Hall adjusted his coat as the icy wind wrapped around him. His contact was late. The clock on the tower a couple blocks away just finished its eleventh chime. He looked down the street on either side, peering into the slowly growing twilight down Baker Street. Hall checked his pocket, feeling the reassuring weight of his .38. Parker had told him that he should expect the man no later than ten thirty. No good bastard, he thought. I’ve been played. Hall decided to pick up the briefcase; before he had even gotten three steps away from the lamppost, he heard footfalls.
They were distant, but very clear — creating an almost ghostly echo within the caverns of the city. Hall then realized exactly how quiet the city had gotten — there wasn’t even the sound of an odd pigeon flapping around. The footsteps grew more distinct, the sound of each step sending an icy chill down Hall’s neck. Who the hell was Parker dealing with now? The last Hall had heard, this contact was from Eastern Europe. Eastern Europe? Parker was a busy man with his fingers in a lot of pies, not the least of which were gunrunning. He would route a shipment of arms through a dummy corporation, posing as an antiques dealer.
By renting out storage space from various dirty types, Parker could manage to hide all his tracks by killing them and taking over the property. Then, once a buyer could be found, Parker would simply drop all the info so the hammer could fall on the recently deceased, leaving him in the clear. Hall withdrew a cigarette from a crumpled pack and lit it, inhaling deeply. He exhaled and blew out a cloud of smoke, pausing to adjust his hat. The cigarette’s cherry dimmed out and Hall sparked his lighter to relight it.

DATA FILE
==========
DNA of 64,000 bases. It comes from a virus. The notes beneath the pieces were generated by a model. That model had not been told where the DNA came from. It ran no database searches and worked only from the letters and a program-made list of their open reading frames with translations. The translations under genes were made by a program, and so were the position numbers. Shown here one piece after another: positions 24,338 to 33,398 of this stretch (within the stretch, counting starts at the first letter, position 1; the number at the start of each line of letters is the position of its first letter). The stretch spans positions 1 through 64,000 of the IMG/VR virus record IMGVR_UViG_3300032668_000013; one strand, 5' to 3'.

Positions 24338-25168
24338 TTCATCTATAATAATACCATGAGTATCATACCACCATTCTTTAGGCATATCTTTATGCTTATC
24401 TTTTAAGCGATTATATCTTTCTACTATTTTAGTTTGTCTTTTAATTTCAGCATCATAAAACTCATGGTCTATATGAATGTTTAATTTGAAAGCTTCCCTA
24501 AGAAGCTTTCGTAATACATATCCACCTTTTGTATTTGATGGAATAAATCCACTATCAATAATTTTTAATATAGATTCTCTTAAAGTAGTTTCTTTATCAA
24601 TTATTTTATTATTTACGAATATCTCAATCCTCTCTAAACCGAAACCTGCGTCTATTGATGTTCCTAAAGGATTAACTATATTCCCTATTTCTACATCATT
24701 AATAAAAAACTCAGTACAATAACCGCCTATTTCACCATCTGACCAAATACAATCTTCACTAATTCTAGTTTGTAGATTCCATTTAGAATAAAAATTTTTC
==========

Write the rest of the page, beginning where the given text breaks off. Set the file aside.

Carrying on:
“Nasty habit, you know,” a deep and knowing voice crackled.
Hall nearly choked on his own smoke at the sound of the voice. His lighter’s glow revealed a man with a thin and unremarkable face.
“Uh, are you Parker’s man?” Hall began hesitantly.
“Indeed I am, sir. And you are?”
“Skinner, good sir. Skinner. But I am known by many names to many people. But such things happen when you walk the Earth as long as I have.”
Hall took a drag off his cigarette and eyed the man carefully. A tuft of white hair peeked out from under a bowler hat at either temple. The man’s grey eyes bore no malice, nor the lines on his face any significant age. But what the hell, Parker used all kinds.
“At any rate, I believe we have some business to transact. I have brought a document that your Mr. Parker is in need of.”
Skinner reached into his long jacked and extracted a manila folder and handed it to Hall. Hall gazed through it and smirked. It was what Parker needed.
“Looks good,” Hall began. “Looks like you know your stuff.”
“My dear boy, I know more about warfare and antiquities than any other. Most people are—“
Before Skinner could finish, Hall reached out with his thirty-eight and fired into Skinner’s gut at point blank range. Instead of falling, Skinner simply looked at Hall in curiosity. Hall’s eyes grew wide as he pumped three more shots into Skinner’s abdomen with no real effect. To Hall’s terror, Skinner began to chuckle.
“Did your man Parker really think that I would be as easy as your other contacts? Mr. Hall, I am no mere thug.”
“In good time, sir, in good time. The more pressing issue is where am I to find a tailor at this hour? This is a fine coat, I’d hate to see it go to waste over such skullduggery as this.”
Skinner removed his gloves, revealing bony fingers tipped with long and sharp white nails. Skinner began to speak — his voice had gone down roughly two octaves.
“You know, it’s been a while since I’ve had a nice hot drink, Hall.”
The icy gust of wind drowned out Hall’s screams of pain and terror as the clock struck twelve.